With Halloween comes ghosts, goblins and goodies — and the sugar in those treats can play unwanted tricks on your teeth and dental restorations if you’re not careful.
Here’s why: The bacteria in your mouth are more excited to eat Halloween candy than you are. When bacteria zones in on the sugar and leftover food in your mouth, a weakening acid is produced. That acid is what can contribute to cavities.
Don’t hang up that costume just yet. Halloween is a fun day for all - young and old. Think of eating your candy as a splurge, just be sure to rinse, brush and floss after treating yourself. When parents and children are sorting through the pillow cases filled to the brim and loot bags, we want to remind you of some common candies that may cause havoc on your teeth:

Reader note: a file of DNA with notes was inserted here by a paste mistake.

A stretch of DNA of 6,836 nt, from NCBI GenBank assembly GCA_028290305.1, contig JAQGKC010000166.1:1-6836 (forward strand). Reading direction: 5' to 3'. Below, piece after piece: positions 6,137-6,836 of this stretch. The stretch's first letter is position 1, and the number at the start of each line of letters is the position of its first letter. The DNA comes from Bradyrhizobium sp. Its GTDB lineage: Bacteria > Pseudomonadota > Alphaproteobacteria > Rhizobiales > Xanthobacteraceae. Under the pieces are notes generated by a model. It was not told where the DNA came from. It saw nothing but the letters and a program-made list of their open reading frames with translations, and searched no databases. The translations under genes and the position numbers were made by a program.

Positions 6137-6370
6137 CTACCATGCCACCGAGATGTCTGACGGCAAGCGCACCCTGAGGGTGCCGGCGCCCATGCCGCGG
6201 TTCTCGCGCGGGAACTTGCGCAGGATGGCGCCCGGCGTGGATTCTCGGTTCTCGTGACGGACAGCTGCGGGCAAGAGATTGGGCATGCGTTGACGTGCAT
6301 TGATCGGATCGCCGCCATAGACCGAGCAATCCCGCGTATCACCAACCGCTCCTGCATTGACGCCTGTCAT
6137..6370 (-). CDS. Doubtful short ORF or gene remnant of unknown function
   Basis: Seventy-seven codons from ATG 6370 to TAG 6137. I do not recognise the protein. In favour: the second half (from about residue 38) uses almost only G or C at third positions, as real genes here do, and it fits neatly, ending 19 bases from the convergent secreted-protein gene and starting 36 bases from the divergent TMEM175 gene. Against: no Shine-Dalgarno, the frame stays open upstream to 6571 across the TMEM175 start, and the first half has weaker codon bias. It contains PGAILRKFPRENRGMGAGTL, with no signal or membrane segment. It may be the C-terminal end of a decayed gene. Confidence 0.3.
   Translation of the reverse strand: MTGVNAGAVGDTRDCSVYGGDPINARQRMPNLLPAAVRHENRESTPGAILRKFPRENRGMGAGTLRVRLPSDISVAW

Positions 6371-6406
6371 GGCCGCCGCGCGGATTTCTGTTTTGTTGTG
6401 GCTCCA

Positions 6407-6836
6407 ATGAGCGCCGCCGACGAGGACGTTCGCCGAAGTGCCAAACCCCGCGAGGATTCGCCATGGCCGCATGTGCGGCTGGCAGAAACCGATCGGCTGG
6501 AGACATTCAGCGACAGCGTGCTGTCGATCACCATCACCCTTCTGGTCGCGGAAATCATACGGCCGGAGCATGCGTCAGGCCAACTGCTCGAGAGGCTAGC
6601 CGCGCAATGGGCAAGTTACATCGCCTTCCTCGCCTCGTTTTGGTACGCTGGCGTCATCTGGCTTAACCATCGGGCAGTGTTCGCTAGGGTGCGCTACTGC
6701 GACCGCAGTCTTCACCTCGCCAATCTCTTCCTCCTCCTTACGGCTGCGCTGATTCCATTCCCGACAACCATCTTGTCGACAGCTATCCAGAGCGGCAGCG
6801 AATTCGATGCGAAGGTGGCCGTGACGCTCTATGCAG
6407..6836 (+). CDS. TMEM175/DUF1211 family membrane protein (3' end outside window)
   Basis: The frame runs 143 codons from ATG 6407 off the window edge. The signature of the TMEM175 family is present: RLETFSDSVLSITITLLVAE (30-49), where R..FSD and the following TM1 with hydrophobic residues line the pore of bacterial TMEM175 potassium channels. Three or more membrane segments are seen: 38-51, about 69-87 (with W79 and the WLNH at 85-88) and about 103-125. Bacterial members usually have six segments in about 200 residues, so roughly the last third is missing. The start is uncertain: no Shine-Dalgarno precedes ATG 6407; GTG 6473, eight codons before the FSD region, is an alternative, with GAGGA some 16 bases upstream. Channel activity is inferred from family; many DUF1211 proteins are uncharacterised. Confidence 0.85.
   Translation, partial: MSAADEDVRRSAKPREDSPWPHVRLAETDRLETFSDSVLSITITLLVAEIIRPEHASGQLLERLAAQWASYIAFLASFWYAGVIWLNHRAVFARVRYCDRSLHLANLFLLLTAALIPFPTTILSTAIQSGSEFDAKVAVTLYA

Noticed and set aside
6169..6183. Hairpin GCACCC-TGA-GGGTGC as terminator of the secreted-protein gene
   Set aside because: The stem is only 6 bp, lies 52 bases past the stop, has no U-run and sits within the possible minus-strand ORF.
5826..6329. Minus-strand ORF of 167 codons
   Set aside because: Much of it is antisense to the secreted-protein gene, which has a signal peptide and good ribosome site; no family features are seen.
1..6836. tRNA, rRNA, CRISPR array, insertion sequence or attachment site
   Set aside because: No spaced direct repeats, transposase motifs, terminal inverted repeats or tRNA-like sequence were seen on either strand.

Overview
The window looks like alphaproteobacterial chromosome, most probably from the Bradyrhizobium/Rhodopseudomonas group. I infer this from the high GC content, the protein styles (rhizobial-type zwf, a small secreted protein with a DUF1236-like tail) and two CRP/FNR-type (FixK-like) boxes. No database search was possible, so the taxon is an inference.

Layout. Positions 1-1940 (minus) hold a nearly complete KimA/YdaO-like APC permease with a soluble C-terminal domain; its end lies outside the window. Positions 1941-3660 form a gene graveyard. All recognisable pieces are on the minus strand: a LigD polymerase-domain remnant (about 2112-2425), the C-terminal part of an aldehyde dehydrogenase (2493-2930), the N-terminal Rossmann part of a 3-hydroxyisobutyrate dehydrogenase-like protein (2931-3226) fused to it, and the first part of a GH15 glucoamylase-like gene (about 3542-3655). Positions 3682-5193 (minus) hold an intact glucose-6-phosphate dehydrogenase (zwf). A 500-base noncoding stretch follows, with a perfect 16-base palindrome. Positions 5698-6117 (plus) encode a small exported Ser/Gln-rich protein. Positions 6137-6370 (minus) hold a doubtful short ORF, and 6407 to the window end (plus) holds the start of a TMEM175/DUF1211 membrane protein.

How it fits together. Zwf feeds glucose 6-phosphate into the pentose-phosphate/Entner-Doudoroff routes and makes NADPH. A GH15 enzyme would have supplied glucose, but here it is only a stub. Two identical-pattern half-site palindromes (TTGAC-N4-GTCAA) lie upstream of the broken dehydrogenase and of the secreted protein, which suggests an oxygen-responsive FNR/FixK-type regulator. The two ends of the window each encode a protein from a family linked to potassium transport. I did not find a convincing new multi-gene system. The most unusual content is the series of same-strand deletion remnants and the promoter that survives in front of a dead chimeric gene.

- Chocolate is probably your best bet, which is good because it’s also one of the most popular kinds of candy handed out on Halloween. Chocolates are often soft, and easily dissolve.
- Sticky and Gummy Candies - 'Be picky, if it’s sticky.' These are some of the worst types of candies for your teeth. The candy is harder to remove and stays longer on your teeth, which gives cavity-causing bacteria more time to work.
- Hard candy can actually break your teeth if you’re not careful. We tend to keep these candies in our mouths for longer periods of time, so the sugar gets in your saliva and washing over our teeth for longer periods of time.
- Sour Candy may make you pucker, especially if they are sticky and coated in sugar. Sour candy can be very acidic, and can weaken and damage the hard outer shell of your teeth, making your teeth more vulnerable to cavities.
Whatever the cuplrit, Dr. Malcomson recommends brushing, flossing and continued oral hygiene through regularly scheduled dental visits.
Wishing you all a Happy and Safe Halloween!